A FULLY INDIAN SAINT
September 3, 2016
With Mother Teresa's canonization taking place on Sunday September 4, 2016, the Indian Bishop's Conference has declared her “fully Indian saint,” though she was born in Skopje in what became the Former Yugoslav Republic of Macedonia.
Archbishop Felix Machado said, "She is truly an Indian saint because Mother Teresa came from elsewhere to India, but once she came to India, she made India her country, in her heart." He explained that she became Indian herself through her love for the poor of India. "Mother Teresa spent her life and with great pride as an Indian. She spent her life for every poor [person], for every Indian. She made the culture of India her own."
"She choose the sari as her official religious habit; that was a sign. She went in for something that was so much part of the life-culture of the people in Bengal. And she learned the Bengali language, and her gestures were always those of the Indian people."
Archbishop Machado said her inculturation in India was a reflection of the Incarnation of Jesus Christ. "She became incarnate, completely incarnated, in the soil of India. And that is why her sainthood for us bishops is the sainthood of a true Indian saint."
Founder of the religious order, Missionaries of Charity, Mother Teresa dedicated her life to helping the poorest of the poor, the sick, the dying and abandoned. She received numerous awards for her work, including the Nobel peace prize in 1979. Mother Teresa died on September 5th, 1997 at the age of 87. In 2003 she was beatified by blessed John Paul II.
Mother Teresa was already widely revered as a saint during her lifetime for her work of charity for the poor, the sick and dying, starting her mission in India and then in many other countries around the world.
Our own connection Fr. Brian Kolodiejchuk is postulator for her cause for Sainthood said that, she was very gifted teacher, a born teacher, organizer, she sang, had a beautiful voice; she played the instrument, she wrote poetry. She had many talents.
“If I ever become a saint, I will surely be one of Darkness,” Mother Teresa once said. She also believed she would be “absent from heaven.” Asked what she meant by this, Fr. Brian explained: “I think it was Mother Teresa’s ‘mission statement’ of what she will be doing when she, as she used to say, ‘goes home to God.’ From the letters that we discovered [after her death] when we began collecting the documents that were published in “Mother Teresa Come Be My Light: The Private Writings of the Saint of Calcutta,” to the surprise, if not shock of everyone, even the sisters closest to Mother Teresa, we discovered that her interior experience was what she called “the Darkness” and that she is a woman passionately in love with Jesus.”
The shock was greatest because Mother Teresa’s seemingly never-ending energy and organizational skills had led everyone to believe she lived with the consoling knowledge of Jesus’ love for her.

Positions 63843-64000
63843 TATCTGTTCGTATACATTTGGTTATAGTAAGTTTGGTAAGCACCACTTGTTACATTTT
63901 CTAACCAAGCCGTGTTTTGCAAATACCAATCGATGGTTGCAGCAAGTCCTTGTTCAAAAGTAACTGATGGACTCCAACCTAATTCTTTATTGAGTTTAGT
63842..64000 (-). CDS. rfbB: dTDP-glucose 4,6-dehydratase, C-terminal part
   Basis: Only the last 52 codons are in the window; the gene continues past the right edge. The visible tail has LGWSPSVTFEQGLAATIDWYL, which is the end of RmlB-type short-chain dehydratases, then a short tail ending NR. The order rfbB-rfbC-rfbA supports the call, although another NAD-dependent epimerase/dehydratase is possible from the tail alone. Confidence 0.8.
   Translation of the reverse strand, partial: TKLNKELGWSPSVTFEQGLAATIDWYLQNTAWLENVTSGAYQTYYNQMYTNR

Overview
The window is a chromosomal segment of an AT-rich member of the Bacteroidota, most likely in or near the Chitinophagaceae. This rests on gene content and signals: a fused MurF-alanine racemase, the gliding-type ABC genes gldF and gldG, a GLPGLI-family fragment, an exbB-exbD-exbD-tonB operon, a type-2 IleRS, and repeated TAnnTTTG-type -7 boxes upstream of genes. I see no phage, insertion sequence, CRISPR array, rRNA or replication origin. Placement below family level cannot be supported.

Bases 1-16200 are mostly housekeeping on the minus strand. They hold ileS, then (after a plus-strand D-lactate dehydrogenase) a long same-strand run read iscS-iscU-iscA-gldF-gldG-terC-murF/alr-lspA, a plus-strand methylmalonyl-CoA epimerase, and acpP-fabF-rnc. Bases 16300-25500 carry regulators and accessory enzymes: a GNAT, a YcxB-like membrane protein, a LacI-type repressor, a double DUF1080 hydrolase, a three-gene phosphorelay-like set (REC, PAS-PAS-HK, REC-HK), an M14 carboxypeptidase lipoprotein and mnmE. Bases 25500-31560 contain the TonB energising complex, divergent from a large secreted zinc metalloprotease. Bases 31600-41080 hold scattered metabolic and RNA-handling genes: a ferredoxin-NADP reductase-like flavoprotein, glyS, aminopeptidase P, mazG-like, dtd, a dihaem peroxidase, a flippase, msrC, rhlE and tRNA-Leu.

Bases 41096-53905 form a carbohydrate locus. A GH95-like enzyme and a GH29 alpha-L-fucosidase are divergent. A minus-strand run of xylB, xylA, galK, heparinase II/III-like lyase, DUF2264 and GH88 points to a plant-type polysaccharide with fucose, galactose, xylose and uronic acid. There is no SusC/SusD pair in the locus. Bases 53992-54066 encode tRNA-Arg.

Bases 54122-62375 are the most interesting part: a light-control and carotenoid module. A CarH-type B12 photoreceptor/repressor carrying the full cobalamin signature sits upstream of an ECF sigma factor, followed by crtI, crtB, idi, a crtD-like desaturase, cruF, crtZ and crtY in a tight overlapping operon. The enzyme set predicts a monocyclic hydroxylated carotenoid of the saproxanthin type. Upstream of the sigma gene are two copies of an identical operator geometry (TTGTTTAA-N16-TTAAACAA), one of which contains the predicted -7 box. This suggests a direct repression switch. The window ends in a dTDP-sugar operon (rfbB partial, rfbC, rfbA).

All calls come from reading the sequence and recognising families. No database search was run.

Yet the letters revealed “that she is feeling unloved, unwanted by Jesus,” noted Fr. Brian. “She feels that she cannot love Jesus as she wants to love him: as he’s never been loved before - which is a daring resolution to even make if you’re taking it seriously.”
Some of the most revealing of her letters were addressed directly to Jesus, to whom she described her agony over doubts about the strength of her faith and Jesus’ love for her. She wrote, “I am willing to go through this for all eternity even if this is for your pleasure or if others can benefit from this, if it were possible” explained Fr. Brian. “The magnanimity, the great soul in this is just tremendous: ‘I want to satiate your thirst with every drop of blood that you can find in me.’ So that’s why when you are reading this or hearing this, the sisters were crying in the mother house. If that’s not love for God, then I don’t know what is.”
Asked what Mother Teresa would have said if she knew that she would indeed be made a saint, Fr. Brian answered: “I think that she was innocent and pure but she wasn't stupid or naive. So I think that she had a sense that…. You know, at a news conference, a journalist would ask: ‘Well Mother Teresa, why do you think people call you a living saint?’ And then, she would say, … ‘you or we shouldn’t be surprised if you see Jesus in me because it’s an obligation for all of us to be holy.’”
“I think she must have had some sense that she would be (made a saint) but that said, I think one of her other outstanding virtues is humility,” continued Fr. Brian. “Because she was one of the most admired women in the twentieth century – not just in the Church – not since St. Francis of Assisi has someone had that echo outside the Church. Of course we have other great saints but (who) has that echo? … Even in the culture, you’ll see in a movie or in a book or something, someone will say, ‘who do you think I am, Mother Teresa?’ There’s a sense that they just identify Mother Teresa with goodness, kindness, charity….”